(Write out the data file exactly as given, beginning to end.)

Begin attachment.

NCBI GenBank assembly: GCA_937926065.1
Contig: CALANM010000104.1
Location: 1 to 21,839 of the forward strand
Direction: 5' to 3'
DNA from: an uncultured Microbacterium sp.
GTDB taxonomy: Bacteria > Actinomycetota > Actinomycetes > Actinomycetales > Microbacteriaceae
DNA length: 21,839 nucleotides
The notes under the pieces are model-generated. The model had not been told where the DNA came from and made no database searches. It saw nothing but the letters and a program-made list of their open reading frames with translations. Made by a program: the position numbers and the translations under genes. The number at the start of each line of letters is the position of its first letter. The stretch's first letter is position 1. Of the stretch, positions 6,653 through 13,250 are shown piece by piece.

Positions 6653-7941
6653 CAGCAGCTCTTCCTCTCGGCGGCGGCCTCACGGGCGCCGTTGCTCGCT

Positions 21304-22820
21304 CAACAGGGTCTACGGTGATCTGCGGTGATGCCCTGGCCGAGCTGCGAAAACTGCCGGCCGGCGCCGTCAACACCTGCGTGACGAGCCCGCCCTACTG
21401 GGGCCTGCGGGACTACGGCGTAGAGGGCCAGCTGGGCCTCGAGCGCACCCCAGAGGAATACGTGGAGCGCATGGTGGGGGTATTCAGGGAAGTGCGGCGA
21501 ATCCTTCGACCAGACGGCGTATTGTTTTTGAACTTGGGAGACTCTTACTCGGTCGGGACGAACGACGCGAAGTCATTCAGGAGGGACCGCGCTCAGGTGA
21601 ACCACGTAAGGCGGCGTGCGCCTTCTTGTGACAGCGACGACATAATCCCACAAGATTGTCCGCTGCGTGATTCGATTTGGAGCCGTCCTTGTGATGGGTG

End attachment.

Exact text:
NCBI GenBank assembly: GCA_937926065.1
Contig: CALANM010000104.1
Location: 1 to 21,839 of the forward strand
Direction: 5' to 3'
DNA from: an uncultured Microbacterium sp.
GTDB taxonomy: Bacteria > Actinomycetota > Actinomycetes > Actinomycetales > Microbacteriaceae
DNA length: 21,839 nucleotides
The notes under the pieces are model-generated. The model had not been told where the DNA came from and made no database searches. It saw nothing but the letters and a program-made list of their open reading frames with translations. Made by a program: the position numbers and the translations under genes. The number at the start of each line of letters is the position of its first letter. The stretch's first letter is position 1. Of the stretch, positions 6,653 through 13,250 are shown piece by piece.

Positions 6653-7941
6653 CAGCAGCTCTTCCTCTCGGCGGCGGCCTCACGGGCGCCGTTGCTCGCT

Positions 21304-22820
21304 CAACAGGGTCTACGGTGATCTGCGGTGATGCCCTGGCCGAGCTGCGAAAACTGCCGGCCGGCGCCGTCAACACCTGCGTGACGAGCCCGCCCTACTG
21401 GGGCCTGCGGGACTACGGCGTAGAGGGCCAGCTGGGCCTCGAGCGCACCCCAGAGGAATACGTGGAGCGCATGGTGGGGGTATTCAGGGAAGTGCGGCGA
21501 ATCCTTCGACCAGACGGCGTATTGTTTTTGAACTTGGGAGACTCTTACTCGGTCGGGACGAACGACGCGAAGTCATTCAGGAGGGACCGCGCTCAGGTGA
21601 ACCACGTAAGGCGGCGTGCGCCTTCTTGTGACAGCGACGACATAATCCCACAAGATTGTCCGCTGCGTGATTCGATTTGGAGCCGTCCTTGTGATGGGTG